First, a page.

Then we emptied out the yams.   I have never really had a great harvest in all the years I’ve been trying to grow them.  However, I have persevered because maybe one day I will get things just right and enjoy a bountiful harvest.  With a negligible harvest in previous years in one of the 1 x 1m beds I decided it was a waste of space.  Especially as the kumara was being grown in large pots because I always forgot to make room in the garden for them.  So, I switched them around and gave the kumara more room in the garden, which could explain the better harvest and now I just need to improve my timings.    And the theory with the yams was if I grew them in a container I could control the conditions a little better and popped some of the biggest, fattest ones I could find into a big pot filled with potting mix and plenty of goodies to keep them happy. 

asparagus

With sharp secateurs just cut them down at the base.

It turns out there is something they need to keep them happy, and I just can’t provide that for them.  They need a cooler climate than what I have to offer.  It was with much excitement we went digging through the soil to find a dozen or so teeny tiny pink balls that were collectively smaller than just one of the tubers I had originally planted.  I’ll still cook them up – and will enjoy every last morsel – I grew ‘em, I’ll eat ‘em!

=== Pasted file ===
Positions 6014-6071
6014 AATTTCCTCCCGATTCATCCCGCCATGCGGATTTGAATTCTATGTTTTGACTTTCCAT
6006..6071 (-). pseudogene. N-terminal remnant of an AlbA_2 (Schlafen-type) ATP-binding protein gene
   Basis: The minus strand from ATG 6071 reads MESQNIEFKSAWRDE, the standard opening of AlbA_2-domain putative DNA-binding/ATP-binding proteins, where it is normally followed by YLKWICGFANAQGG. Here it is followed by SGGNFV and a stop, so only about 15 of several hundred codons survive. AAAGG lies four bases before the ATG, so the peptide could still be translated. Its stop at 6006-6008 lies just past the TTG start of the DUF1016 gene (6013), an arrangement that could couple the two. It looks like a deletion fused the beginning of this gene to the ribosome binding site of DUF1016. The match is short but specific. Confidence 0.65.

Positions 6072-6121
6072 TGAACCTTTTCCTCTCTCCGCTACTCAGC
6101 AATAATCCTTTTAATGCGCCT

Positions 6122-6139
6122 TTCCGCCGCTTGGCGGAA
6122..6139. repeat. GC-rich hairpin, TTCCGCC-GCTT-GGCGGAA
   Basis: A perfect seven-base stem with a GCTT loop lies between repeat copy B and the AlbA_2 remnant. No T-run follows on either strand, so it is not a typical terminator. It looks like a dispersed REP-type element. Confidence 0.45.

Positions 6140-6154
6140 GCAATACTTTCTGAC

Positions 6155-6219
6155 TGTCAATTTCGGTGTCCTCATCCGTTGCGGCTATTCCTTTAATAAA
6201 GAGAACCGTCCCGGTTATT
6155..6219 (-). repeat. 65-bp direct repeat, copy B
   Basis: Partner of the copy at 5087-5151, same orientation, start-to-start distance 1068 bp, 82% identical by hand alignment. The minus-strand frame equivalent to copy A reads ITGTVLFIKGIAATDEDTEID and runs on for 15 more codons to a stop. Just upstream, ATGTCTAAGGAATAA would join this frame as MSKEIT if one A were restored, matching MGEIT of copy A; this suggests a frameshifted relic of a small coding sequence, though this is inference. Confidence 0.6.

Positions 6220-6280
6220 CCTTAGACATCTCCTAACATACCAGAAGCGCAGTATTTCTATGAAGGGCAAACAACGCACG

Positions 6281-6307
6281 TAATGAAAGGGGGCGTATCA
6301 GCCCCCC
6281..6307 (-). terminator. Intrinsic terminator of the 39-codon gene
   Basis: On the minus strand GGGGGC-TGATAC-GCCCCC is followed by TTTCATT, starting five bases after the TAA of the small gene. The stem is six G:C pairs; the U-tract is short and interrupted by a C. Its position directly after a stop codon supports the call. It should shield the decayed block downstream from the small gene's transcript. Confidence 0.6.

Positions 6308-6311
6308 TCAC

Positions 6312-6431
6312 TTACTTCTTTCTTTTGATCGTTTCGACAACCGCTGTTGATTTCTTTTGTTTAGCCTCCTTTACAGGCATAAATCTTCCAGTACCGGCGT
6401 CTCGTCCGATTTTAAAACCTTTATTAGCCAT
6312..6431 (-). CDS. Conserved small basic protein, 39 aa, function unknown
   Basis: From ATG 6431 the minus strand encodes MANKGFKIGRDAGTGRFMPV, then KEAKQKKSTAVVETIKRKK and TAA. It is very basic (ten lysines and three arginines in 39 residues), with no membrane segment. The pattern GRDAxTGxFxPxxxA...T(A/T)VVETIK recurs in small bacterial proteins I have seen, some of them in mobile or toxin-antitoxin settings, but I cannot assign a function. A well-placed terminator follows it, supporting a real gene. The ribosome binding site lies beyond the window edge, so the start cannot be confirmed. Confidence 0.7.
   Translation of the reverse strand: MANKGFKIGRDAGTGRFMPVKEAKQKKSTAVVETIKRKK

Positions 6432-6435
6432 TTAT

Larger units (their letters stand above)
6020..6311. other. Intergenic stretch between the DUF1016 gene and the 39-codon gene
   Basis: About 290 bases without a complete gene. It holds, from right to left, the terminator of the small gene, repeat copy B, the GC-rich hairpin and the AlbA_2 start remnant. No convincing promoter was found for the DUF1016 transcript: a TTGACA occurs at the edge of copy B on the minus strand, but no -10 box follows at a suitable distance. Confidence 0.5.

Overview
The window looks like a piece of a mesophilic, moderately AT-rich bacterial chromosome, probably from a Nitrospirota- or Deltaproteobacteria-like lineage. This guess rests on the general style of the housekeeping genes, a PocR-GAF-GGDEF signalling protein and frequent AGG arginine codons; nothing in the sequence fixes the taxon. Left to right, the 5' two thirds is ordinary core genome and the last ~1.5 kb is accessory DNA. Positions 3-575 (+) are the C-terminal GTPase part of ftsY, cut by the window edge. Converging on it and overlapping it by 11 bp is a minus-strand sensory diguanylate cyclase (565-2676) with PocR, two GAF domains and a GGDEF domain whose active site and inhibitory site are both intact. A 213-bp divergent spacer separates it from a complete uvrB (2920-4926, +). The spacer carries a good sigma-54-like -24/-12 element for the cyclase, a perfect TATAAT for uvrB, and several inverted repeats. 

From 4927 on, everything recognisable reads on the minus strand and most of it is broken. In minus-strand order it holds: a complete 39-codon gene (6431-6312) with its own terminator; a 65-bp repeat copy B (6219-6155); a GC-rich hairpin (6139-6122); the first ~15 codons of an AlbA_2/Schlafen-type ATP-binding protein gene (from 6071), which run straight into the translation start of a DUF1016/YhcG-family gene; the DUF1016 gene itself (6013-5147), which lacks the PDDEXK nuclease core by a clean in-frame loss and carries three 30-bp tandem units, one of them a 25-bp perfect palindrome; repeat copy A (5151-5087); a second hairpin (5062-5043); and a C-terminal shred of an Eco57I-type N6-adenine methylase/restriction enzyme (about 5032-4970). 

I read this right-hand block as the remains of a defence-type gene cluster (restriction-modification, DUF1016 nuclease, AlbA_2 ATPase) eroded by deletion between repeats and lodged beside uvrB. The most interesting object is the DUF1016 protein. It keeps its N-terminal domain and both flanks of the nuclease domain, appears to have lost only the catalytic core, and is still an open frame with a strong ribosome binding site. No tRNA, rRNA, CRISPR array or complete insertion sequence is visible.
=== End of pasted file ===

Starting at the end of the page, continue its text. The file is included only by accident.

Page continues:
asparagus

A nice topping of compost and other goodies and the asparagus is tucked up safe and sound for the winter.

But I think I have come to the realisation that after over a decade of trying, it is probably not worth trying again.  I gave it a good go, and if any of the seasons or growing conditions I subjected them to over the years resulted in a slither of hope then it would be worth continuing to try.  But with today’s harvest, even I’m not that optimistic.  I will miss the challenge of trying to grow them, but something else should take their place in the garden.

Chicken

While clearing the fence line we got a little help from Turducken the Chicken. She’s a bit lonely as her last elderly friend died this weekend. So we will need to find some younger friends to keep her company.

Not wanting to end on a downer – my Handy Helper and I cut down the yellow asparagus fronds and popped some blood and bone and Yates Dynamic Lifter on the bed and tucked it in with a thick layer of compost ready for the new season.  We should see the first of the new season spears popping up in August!

Jerusalem artichokes

These are the only Jerusalem artichokes I could find. Hopefully they will go one to create a bountiful crop for next time.